.35 Whelen project: the conclusion.

After getting the rifle all together (which you can read about here), all that was left to do was develop a load that would work for hunting…at least that’s what I thought. Unfortunately it didn’t work out like that.

It seemed like no matter what I tried I couldn’t get the groups to shrink. I found early success with velocity: using Accurate 2520 I had a Speer 180 grain flat point bullet going almost 3000fps, but the group wasn’t very impressive. Admittedly, I have high standards. Some of the 100 yard groups were edging below two inches, which for deer at under 200 yards is probably adequate. But since I come from a target shooting background where a one inch group is considered a good start, I wasn’t about to settle for adequate. Another reason I pursue small groups in a hunting rifle is that there are already enough things going on in a hunting situation to prevent a perfect shot (like awkward shooting positions, numb fingers, bad light, not to mention “buck fever”) that I’m not going to add questionable accuracy to the pile if I can possible avoid it.

I initially identified two areas that might have been affecting accuracy: rifle bedding, and barrel fouling. Although the stock looked good, the pillar bedding for the rear action screw had some odd cut-outs that left only three small stubs of metal in contact with the action, and they appeared to be getting slightly crushed when the screws were tightened down. I remedied this with my first ever attempt at action bedding. The finished job certainly wasn’t professional, but apart from one medium sized void, I think it came out quite well. The slideshow below shows some images of the process, including shots of the bedding before I tidied it up, and the rear tang area of the stock which I relieved a little bit to reduce contact with the action:

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The barrel fouling I addressed with more aggressive cleaning at shorter intervals.

The first bullets I experimented with were 200gr Hornady round nose, and Speer 180gr flat points. I soon added 225gr Sierra Game Kings to that selection which began to show more promise. The first powders I experimented with were Accurate 2520, and 2230C, but after doing some research I added IMR 4064 to that list. After doing more load tests with the 225gr Sierra Game king with IMR 4064, I was finally getting groups I could live with, but the development showed up another wrinkle. Despite starting out with 55.5 grains of powder and working up to 58 grains, the velocity only increased by about 60 fps. The best groups occurred at both ends of the development ladder, so I decided to just go with the lower charge since the extra powder didn’t appear to bring anything extra to the table. The velocity of the final load was just over 2500 fps.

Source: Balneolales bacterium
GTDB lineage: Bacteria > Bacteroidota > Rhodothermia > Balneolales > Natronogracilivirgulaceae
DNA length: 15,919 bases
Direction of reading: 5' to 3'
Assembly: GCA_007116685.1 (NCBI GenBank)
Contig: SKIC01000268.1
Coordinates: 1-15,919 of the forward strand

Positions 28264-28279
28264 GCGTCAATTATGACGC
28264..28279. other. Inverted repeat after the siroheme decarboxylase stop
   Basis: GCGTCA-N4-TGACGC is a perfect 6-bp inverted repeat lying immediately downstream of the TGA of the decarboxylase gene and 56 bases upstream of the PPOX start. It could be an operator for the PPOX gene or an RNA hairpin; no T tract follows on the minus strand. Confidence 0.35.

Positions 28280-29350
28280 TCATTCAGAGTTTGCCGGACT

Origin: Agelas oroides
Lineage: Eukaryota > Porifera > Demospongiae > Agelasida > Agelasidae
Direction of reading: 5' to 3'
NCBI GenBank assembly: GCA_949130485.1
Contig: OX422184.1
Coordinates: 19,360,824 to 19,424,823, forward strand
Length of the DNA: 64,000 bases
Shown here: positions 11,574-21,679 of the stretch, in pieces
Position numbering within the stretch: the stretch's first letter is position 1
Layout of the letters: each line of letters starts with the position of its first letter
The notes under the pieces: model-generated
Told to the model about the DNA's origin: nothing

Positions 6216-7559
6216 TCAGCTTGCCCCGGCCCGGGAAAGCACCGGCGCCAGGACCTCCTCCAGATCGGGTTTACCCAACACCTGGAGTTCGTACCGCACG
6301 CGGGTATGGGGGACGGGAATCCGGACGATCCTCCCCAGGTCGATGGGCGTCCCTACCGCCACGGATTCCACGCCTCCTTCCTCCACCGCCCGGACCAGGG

Early on in the rifle build I was concerned about a potential headspace issue that revealed itself through protruding primers. After rechecking the headspace, I narrowed the problem down to the case dimensions, and determined to limit how much the case shoulders got pushed back the next time I resized. But the undersized brass also resulted in consistently flattened primers throughout the load development irrespective of powder charge, probably caused by the case stretching to fit the chamber and reseating the primer as it went. This denied me an important pressure indicator, and left me reluctant to try chasing any more velocity. So I went hunting with what I had, and never fired a shot. So it goes.

After hunting season, and after cleaning the rifle thoroughly, I took it back to the range to use up the few rounds I had left. I first fired a single shot to check the point of impact from a clean barrel, and then I fired three shots from a kneeling position, braced against a shooting bench. The results were very satisfying:


In hindsight I think the barrel fouling might have slowed down the barrel break in, and it wasn’t until I put plenty of rounds through the barrel, and thoroughly cleaned it a bunch of times as well, before everything came together to my satisfaction.

And that’s where things stand for now, but not where I intend to leave them for long. I have in my cupboard a box of Barnes 200gr TTSX, a solid copper hunting bullet that is popular with other .35 whelen shooters. And a pound of IMR 8208 XBR, which is a relatively new powder that is claimed to be very temperature stable (useful in Minnesota). These two components were used with great success in an article I read recently, so I plan to try it for myself.